In my last post, I said that I wanted to refer constructively to something that Doug Cornelius wrote in his series of blog posts on Household KM. Here it is.
Doug’s posts are an interesting review of the tools available to manage domestic calendars, contacts, libraries and information. I found his take on contact management particularly insightful. As Doug puts it, “the contacts issue is still a knowledge management failure.” I don’t think this is unique to household contact management, and Doug pinpoints the problem:
the line between personal and business contacts is very gray. With the calendar it was easier to develop the taxonomy between personal time and business time based on the time of the appointment. With contacts I have not found a meaningful way to distinguish between contacts. Some contacts are clearly personal. My mother for instance. But what about my college roommates? After many nights of
[drunken fraternity parties]serious studying, many of them have become respectable and should be part of my professional contacts. The same is true for my law school classmates.
There is also a big overlap of contacts with The Wife. There is not a clear distinction of who “owns” some of the contacts and therefore who has the better information.
I think there are some tricky underlying issues here that resonate with contact management within a business too.
In professional services firms, the client relationship must necessarily be at the heart of the business. This is not always well-managed, but CRM technology is a side-issue. These are personal relationships as much as commercial ones. There is immediately a tension between what the firm needs — as much accurate information about its clients as possible — and what people are prepared to share. When lawyers, architects or accountants share knowledge about their work, they can be reasonably confident that someone else’s use of that knowledge will not adversely affect either the object shared or the sharer. For example, a lawyer who writes a briefing note about issues arising out of a novel transaction will not find when that note is used by one of their colleagues that their status is diminished as a consequence, or that the transaction itself is affected. However, the same is not true when information about people and relationships is shared.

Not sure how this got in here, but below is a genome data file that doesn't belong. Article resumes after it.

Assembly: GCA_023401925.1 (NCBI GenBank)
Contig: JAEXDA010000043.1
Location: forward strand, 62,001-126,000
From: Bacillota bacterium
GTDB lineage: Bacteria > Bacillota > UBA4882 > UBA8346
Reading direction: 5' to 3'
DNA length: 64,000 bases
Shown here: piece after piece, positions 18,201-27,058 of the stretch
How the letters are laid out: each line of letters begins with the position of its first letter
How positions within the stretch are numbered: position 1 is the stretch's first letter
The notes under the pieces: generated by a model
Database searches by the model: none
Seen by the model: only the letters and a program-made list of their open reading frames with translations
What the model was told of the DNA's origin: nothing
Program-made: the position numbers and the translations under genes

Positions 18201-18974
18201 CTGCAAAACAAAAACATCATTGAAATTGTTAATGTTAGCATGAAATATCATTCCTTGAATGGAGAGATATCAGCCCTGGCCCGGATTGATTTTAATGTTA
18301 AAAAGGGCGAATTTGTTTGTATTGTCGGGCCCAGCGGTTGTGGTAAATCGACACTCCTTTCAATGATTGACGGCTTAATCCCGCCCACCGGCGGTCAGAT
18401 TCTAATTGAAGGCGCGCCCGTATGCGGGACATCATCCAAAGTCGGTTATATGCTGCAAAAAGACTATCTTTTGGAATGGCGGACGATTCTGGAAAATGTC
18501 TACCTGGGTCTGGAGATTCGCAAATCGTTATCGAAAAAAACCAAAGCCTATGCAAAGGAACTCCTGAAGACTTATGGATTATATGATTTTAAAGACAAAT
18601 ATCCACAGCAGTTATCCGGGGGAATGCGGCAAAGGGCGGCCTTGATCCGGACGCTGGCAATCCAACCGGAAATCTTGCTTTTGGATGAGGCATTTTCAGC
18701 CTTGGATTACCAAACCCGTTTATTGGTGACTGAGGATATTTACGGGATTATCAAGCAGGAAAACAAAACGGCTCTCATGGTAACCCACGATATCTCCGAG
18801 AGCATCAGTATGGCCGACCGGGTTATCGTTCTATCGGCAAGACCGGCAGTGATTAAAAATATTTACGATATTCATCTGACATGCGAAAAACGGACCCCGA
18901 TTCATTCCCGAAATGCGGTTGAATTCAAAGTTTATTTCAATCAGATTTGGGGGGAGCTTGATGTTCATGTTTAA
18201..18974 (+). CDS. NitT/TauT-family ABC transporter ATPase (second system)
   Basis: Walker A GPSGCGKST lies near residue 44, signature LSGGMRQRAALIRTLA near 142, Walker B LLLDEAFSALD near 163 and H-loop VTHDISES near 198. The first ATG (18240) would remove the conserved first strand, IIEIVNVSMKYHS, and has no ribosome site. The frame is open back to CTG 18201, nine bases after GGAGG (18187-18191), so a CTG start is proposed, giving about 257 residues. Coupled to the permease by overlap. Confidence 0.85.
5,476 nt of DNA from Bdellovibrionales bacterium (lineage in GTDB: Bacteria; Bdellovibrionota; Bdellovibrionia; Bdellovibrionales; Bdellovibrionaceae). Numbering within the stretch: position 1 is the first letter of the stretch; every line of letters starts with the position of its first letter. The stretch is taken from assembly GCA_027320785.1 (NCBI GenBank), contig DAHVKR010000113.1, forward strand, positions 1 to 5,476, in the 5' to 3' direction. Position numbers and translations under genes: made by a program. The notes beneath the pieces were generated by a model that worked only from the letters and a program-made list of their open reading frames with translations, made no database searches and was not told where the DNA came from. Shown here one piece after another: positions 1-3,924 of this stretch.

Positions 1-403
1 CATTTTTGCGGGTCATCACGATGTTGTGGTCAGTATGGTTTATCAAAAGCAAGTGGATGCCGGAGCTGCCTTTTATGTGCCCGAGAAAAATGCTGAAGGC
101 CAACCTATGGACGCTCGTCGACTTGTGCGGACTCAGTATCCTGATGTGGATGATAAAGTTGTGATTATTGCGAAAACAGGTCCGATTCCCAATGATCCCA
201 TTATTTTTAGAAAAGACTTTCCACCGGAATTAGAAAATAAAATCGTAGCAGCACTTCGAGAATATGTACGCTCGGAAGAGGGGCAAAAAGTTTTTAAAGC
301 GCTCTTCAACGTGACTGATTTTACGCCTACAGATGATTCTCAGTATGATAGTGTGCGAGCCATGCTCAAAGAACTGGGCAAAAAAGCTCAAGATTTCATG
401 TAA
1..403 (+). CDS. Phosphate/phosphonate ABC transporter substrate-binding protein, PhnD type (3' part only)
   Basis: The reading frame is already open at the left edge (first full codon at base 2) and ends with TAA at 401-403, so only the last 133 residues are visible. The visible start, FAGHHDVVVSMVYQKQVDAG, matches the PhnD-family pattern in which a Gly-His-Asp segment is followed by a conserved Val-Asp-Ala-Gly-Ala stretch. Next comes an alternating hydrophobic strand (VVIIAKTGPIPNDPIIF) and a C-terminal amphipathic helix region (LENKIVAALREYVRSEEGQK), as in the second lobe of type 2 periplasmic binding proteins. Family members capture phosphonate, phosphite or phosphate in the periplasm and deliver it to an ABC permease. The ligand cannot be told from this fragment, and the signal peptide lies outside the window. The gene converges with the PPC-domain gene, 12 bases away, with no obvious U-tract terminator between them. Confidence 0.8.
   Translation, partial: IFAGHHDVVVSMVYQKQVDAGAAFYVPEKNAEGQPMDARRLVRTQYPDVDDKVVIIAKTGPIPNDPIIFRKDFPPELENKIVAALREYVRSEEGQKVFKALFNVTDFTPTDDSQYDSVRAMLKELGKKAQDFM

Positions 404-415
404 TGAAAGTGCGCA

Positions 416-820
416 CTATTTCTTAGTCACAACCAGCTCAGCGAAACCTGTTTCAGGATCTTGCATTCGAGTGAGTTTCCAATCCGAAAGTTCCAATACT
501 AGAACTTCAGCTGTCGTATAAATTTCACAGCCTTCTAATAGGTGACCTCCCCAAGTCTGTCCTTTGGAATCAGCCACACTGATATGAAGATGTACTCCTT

When I tell the firm about the people I know, I run the risk that this information may be used in ways that could reflect badly on me, harm the relationship that I have with those people, or even cause the relationship to cease. Given this risk, it is not surprising that people are often reluctant to engage fully with their firm’s CRM systems. Paradoxically, the better a relationship that someone has with their client, the less likely it may be that detailed information about that client is provided to the firm. Imagine someone in Doug’s position — some of his law school friends may have become senior in-house counsel. Potentially, those relationships could generate real benefits for the firm. However, allowing the firm access to the information that could produce those benefits may also jeopardise the personal relationship. Which would you put first?
When firms were smaller, and technology was not a driving force, client relationships could be managed with much more respect to the personal relationship. People within the firm could have more confidence that they could control the use made of their contact information, because they could monitor either the people using the information, or the use itself. As firms grow, the distances between the owner of contact information and the user become too great to allow that monitoring. When technology is introduced to the equation — making it easier for contact information to be used without seeking the consent of, or even notifying, the person with the original relationship — people’s fear that their client or personal relationships might be misused increases significantly.
For those reasons, I think effective firmwide (rather than personal) client relationship management is the hardest KM nut of all to crack in a professional services firm. It may be easier in other sectors; I am not familiar with them.